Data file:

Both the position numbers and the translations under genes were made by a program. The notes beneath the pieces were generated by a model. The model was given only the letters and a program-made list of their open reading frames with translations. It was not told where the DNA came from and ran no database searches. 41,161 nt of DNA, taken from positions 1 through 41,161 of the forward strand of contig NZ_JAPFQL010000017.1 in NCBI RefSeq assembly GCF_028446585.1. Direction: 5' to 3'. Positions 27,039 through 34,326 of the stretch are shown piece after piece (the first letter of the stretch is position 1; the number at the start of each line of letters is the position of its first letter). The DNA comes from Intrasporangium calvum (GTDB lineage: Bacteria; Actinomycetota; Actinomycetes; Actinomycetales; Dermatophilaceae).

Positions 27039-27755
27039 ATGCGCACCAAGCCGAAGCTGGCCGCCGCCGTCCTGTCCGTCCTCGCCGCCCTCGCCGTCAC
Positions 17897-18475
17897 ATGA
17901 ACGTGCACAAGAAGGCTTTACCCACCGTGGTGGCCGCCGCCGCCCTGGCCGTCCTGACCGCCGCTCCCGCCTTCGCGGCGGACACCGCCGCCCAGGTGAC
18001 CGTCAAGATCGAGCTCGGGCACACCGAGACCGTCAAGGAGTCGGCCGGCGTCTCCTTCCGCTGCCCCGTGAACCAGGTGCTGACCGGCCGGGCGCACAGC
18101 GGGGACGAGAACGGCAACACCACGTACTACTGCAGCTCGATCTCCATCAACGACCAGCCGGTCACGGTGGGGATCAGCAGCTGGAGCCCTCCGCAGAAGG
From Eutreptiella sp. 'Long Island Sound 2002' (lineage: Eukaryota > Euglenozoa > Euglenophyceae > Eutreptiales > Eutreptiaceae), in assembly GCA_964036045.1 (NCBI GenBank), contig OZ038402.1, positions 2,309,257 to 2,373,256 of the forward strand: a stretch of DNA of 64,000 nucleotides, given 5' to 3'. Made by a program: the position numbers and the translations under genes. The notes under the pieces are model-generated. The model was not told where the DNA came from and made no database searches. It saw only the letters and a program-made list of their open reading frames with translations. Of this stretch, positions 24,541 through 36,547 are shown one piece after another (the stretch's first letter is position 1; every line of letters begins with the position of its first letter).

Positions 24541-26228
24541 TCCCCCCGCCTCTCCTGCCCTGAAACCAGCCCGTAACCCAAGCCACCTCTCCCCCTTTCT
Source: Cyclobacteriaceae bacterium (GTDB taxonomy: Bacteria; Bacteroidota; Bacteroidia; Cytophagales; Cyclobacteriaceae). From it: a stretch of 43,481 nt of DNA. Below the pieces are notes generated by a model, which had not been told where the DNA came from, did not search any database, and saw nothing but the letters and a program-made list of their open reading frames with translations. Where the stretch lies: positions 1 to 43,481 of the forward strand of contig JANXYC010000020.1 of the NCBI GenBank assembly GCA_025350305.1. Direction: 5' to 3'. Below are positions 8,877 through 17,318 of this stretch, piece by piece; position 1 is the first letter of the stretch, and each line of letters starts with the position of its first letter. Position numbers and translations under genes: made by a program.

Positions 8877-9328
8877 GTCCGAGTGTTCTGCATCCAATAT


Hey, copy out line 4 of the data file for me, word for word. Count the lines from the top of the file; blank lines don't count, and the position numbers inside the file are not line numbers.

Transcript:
Positions 17897-18475